In 1994, the U.S. Congress selected the third Monday of every January to commemorate Martin Luther King, Jr. Day of Service. In keeping with Dr. King’s leadership of the nonviolent resistance movement to overcome racial injustice, Congress declared the occasion a “day on, not a day off,” in order that we, too, might strive for positive and lasting change. We are familiar with King’s story. We know that he followed in his father’s footsteps to become a Baptist minister. And we know that we was heavily influenced by the work of Mahatma Gandhi, whose efforts in India and South Africa paved the way for significant societal transformations. Sadly, Gandhi’s assassination by firearm in 1948 foreshadowed King’s own death by the same means in 1968.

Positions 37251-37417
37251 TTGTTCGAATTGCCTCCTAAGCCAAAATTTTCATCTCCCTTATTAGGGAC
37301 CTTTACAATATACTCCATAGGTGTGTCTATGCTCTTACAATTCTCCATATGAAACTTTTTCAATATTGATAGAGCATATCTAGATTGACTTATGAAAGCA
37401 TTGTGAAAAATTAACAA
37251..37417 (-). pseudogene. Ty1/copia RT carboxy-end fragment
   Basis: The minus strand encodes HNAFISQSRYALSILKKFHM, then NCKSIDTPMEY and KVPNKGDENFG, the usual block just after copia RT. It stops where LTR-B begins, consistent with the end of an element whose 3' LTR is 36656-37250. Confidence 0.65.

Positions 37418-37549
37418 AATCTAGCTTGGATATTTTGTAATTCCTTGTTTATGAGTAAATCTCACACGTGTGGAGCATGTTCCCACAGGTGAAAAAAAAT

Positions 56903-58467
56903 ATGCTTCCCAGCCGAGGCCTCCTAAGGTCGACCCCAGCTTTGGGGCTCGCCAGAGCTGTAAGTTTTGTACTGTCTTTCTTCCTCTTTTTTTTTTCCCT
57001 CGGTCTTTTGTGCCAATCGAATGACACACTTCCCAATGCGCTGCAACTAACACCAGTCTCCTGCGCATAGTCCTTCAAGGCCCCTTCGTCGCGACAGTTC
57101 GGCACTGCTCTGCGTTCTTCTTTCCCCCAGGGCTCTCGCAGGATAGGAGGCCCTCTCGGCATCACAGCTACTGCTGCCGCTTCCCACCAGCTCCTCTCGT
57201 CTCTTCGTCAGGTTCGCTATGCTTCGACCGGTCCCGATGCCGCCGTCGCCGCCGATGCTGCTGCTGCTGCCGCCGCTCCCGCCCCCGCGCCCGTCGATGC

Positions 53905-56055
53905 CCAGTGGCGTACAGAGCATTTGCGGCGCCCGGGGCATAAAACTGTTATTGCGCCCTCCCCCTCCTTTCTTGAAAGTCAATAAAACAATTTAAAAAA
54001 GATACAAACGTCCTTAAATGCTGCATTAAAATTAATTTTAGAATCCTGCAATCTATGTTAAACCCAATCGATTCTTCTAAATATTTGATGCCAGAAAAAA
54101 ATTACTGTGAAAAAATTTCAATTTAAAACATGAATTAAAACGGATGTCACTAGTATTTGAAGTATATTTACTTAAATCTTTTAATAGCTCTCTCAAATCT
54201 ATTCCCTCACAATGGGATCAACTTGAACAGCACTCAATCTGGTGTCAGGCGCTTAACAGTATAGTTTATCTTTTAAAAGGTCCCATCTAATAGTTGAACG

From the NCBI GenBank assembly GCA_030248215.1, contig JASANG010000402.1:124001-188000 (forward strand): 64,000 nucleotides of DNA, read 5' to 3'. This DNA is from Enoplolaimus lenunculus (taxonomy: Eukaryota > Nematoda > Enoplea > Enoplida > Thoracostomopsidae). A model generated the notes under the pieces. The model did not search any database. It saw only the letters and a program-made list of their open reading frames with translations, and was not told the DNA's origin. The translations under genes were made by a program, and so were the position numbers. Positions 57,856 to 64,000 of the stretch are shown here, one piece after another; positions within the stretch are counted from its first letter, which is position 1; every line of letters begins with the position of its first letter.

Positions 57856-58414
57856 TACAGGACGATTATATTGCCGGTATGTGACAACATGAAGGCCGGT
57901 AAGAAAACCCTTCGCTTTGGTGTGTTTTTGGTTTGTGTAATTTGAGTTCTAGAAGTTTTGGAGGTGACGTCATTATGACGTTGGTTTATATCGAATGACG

As a minister, King often punctuated his speeches with quotes from scripture where justice serves as a common thread. Famously, the prophet Micah offers the following call to action: “what does the Lord require of you but to do justice and to love kindness and to walk humbly with your God?” (Micah 6:8) King was fond of this passage, as well as Amos 5:24, where we hear the resounding call to “let justice roll down like water and righteousness like an ever-flowing stream.”
Today, we celebrate the pursuit of justice as the desire to know God’s own heart. And, with gratitude, we remember the work of Dr. King, and countless others, who have dedicated their lives to pursuing justice to the ends of the earth. May their legacy challenge, strengthen, and inspire us for service in Christ’s name.
Peace and best wishes,